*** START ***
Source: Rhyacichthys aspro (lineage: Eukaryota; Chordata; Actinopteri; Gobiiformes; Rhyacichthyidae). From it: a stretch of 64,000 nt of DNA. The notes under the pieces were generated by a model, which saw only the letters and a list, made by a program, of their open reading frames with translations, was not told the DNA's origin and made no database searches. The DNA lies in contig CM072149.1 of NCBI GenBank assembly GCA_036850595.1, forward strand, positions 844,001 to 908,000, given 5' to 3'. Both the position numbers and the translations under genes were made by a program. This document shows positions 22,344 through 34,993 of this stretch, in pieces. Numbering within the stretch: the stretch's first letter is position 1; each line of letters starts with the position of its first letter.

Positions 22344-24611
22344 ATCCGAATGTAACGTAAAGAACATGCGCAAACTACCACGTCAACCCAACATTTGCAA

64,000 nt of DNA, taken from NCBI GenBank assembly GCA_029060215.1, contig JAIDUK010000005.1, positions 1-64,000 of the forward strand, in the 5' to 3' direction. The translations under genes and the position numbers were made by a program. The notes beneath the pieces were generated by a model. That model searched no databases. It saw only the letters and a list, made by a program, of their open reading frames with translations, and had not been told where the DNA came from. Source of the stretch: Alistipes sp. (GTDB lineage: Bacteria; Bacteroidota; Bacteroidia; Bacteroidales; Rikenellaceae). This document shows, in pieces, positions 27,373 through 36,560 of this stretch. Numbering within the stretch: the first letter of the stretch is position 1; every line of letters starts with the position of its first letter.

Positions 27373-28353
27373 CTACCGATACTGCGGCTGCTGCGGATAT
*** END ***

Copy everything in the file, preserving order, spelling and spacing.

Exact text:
Source: Rhyacichthys aspro (lineage: Eukaryota; Chordata; Actinopteri; Gobiiformes; Rhyacichthyidae). From it: a stretch of 64,000 nt of DNA. The notes under the pieces were generated by a model, which saw only the letters and a list, made by a program, of their open reading frames with translations, was not told the DNA's origin and made no database searches. The DNA lies in contig CM072149.1 of NCBI GenBank assembly GCA_036850595.1, forward strand, positions 844,001 to 908,000, given 5' to 3'. Both the position numbers and the translations under genes were made by a program. This document shows positions 22,344 through 34,993 of this stretch, in pieces. Numbering within the stretch: the stretch's first letter is position 1; each line of letters starts with the position of its first letter.

Positions 22344-24611
22344 ATCCGAATGTAACGTAAAGAACATGCGCAAACTACCACGTCAACCCAACATTTGCAA

64,000 nt of DNA, taken from NCBI GenBank assembly GCA_029060215.1, contig JAIDUK010000005.1, positions 1-64,000 of the forward strand, in the 5' to 3' direction. The translations under genes and the position numbers were made by a program. The notes beneath the pieces were generated by a model. That model searched no databases. It saw only the letters and a list, made by a program, of their open reading frames with translations, and had not been told where the DNA came from. Source of the stretch: Alistipes sp. (GTDB lineage: Bacteria; Bacteroidota; Bacteroidia; Bacteroidales; Rikenellaceae). This document shows, in pieces, positions 27,373 through 36,560 of this stretch. Numbering within the stretch: the first letter of the stretch is position 1; every line of letters starts with the position of its first letter.

Positions 27373-28353
27373 CTACCGATACTGCGGCTGCTGCGGATAT